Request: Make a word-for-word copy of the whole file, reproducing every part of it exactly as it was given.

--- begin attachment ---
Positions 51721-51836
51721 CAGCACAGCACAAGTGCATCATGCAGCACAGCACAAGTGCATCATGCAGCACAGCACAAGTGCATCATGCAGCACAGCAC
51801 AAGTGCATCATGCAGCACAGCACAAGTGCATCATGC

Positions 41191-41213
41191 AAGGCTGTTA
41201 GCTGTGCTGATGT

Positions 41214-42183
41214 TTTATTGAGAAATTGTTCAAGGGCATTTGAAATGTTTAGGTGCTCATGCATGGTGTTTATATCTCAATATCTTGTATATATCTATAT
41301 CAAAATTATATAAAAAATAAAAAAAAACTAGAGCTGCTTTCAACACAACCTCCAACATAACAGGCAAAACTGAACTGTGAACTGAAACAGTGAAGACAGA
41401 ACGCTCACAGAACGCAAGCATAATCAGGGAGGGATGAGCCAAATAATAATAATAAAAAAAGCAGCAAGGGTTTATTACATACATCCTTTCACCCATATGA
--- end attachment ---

Positions 51721-51836
51721 CAGCACAGCACAAGTGCATCATGCAGCACAGCACAAGTGCATCATGCAGCACAGCACAAGTGCATCATGCAGCACAGCAC
51801 AAGTGCATCATGCAGCACAGCACAAGTGCATCATGC

Positions 41191-41213
41191 AAGGCTGTTA
41201 GCTGTGCTGATGT

Positions 41214-42183
41214 TTTATTGAGAAATTGTTCAAGGGCATTTGAAATGTTTAGGTGCTCATGCATGGTGTTTATATCTCAATATCTTGTATATATCTATAT
41301 CAAAATTATATAAAAAATAAAAAAAAACTAGAGCTGCTTTCAACACAACCTCCAACATAACAGGCAAAACTGAACTGTGAACTGAAACAGTGAAGACAGA
41401 ACGCTCACAGAACGCAAGCATAATCAGGGAGGGATGAGCCAAATAATAATAATAAAAAAAGCAGCAAGGGTTTATTACATACATCCTTTCACCCATATGA